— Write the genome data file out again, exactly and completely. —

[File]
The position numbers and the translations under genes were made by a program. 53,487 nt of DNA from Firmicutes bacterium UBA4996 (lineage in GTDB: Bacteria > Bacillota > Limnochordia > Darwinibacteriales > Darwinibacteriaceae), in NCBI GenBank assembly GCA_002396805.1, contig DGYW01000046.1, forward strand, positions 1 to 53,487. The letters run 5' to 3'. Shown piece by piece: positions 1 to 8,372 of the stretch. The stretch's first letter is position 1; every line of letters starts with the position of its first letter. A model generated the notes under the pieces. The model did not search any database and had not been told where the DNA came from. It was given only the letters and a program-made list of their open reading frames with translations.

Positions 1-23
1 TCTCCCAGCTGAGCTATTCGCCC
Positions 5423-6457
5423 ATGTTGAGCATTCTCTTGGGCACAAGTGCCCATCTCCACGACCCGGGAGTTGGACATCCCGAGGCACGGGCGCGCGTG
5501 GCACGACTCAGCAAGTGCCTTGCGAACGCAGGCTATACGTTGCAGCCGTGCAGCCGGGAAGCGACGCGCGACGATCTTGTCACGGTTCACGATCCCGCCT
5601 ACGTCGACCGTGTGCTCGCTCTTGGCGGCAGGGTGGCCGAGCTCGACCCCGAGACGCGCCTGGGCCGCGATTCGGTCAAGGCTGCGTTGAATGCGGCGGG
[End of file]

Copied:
The position numbers and the translations under genes were made by a program. 53,487 nt of DNA from Firmicutes bacterium UBA4996 (lineage in GTDB: Bacteria > Bacillota > Limnochordia > Darwinibacteriales > Darwinibacteriaceae), in NCBI GenBank assembly GCA_002396805.1, contig DGYW01000046.1, forward strand, positions 1 to 53,487. The letters run 5' to 3'. Shown piece by piece: positions 1 to 8,372 of the stretch. The stretch's first letter is position 1; every line of letters starts with the position of its first letter. A model generated the notes under the pieces. The model did not search any database and had not been told where the DNA came from. It was given only the letters and a program-made list of their open reading frames with translations.

Positions 1-23
1 TCTCCCAGCTGAGCTATTCGCCC
Positions 5423-6457
5423 ATGTTGAGCATTCTCTTGGGCACAAGTGCCCATCTCCACGACCCGGGAGTTGGACATCCCGAGGCACGGGCGCGCGTG
5501 GCACGACTCAGCAAGTGCCTTGCGAACGCAGGCTATACGTTGCAGCCGTGCAGCCGGGAAGCGACGCGCGACGATCTTGTCACGGTTCACGATCCCGCCT
5601 ACGTCGACCGTGTGCTCGCTCTTGGCGGCAGGGTGGCCGAGCTCGACCCCGAGACGCGCCTGGGCCGCGATTCGGTCAAGGCTGCGTTGAATGCGGCGGG